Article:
On Monday, the civil trial for BP over the 2010 oil spill in the Gulf of Mexico began in New Orleans. This trial follows a $4.5 billion settlement over the criminal charges made in November 2012. BP faces a maximum penalty of $17.6 billion, which would be the biggest civil fine ever levied. Tweet it: Tweet
2013 will be a long year for the oil giant as it will have to go through three different phases before being able to close the door on the biggest involuntary oil spill in history.
The non-jury proceeding will address the issue surrounding the cause of the explosion that killed eleven and started the spill. The Department of Justice will attempt to prove that BP was grossly negligent, meaning the company consciously and voluntarily disregarded normal safety procedures when operating the oil rig. Under the Clean Water Act, a conviction could lead to over $17 billion in fines. Tweet at @BP_America: Tweet
However, if only found negligent — which BP Chief Executive Bob Dudley firmly believe is the truth — the fine would be greatly reduced to approximately $5 billion.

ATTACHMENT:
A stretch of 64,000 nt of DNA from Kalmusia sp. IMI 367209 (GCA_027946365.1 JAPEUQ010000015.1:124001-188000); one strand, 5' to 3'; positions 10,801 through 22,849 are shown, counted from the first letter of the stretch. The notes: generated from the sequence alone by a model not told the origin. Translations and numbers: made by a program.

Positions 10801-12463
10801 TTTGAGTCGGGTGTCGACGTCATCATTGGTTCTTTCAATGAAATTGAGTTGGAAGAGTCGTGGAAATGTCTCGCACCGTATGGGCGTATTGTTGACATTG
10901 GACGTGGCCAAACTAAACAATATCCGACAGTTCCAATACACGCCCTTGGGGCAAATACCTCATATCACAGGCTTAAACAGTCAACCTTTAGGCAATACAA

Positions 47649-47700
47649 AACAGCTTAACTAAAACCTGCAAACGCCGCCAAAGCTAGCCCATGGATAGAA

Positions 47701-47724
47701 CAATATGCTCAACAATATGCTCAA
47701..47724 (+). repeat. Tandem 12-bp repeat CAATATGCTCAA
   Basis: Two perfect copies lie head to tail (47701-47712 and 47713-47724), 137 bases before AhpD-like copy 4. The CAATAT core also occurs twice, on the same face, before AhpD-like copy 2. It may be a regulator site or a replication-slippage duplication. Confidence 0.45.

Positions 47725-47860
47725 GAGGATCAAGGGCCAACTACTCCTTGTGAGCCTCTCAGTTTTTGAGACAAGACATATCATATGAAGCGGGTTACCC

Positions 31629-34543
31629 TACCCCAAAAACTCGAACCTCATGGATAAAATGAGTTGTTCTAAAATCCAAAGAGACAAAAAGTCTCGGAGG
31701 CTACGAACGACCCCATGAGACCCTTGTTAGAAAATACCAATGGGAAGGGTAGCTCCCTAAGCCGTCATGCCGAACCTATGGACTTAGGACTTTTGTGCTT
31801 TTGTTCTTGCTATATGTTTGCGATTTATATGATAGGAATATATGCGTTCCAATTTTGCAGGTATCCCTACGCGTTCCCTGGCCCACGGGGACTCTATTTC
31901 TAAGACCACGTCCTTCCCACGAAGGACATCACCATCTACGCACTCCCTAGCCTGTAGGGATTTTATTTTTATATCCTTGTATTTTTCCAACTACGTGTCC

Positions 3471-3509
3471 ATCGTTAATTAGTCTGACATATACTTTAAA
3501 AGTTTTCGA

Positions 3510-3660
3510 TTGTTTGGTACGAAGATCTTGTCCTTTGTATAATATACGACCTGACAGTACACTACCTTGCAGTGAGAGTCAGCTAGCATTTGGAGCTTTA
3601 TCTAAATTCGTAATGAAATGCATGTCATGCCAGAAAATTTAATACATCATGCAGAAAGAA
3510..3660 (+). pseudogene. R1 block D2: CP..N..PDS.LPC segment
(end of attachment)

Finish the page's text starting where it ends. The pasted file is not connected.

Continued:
The trial will be one of the biggest in decades, with opening statements from eleven teams of lawyers, eighty witnesses, and thousands of pages of briefs. The trial is expected to last up to three months. Share the news: Tweet
Due to the potential high costs for all parties involved, negotiations have been ongoing between BP, the U.S. government, and the states affected by the spill. Despite an unconfirmed settlement proposal of $16 billion leaked to the media, both sides confirmed that they are ready for trial.
The second phase of the trial is set for later this year. It will focus on determining how much oil spilled from the Deepwater rig.
The fine BP will have to pay is calculated per oil barrel spilled; $4,300 per oil barrel if gross negligence is found and $1,100 per barrel under simple negligence. BP claims that the government’s estimate of 4.9 million barrels of oil is too high by 20 percent.
The final phase will determine the environmental and economic prejudice suffered by the affected states: Alabama, Florida, Louisiana, Mississippi, and Texas.
These states are demanding $34 billion, under the Oil Pollution Act, for the long term effects the spill had on the coastline, economic losses, and property damages. BP has rejected these estimates and will continue to fight these claims. Tweet it: Tweet
With already $36 billion spent on clean-up, restoration, payouts, settlements and fines, BP will likely do anything to mitigate additional costs as much as possible.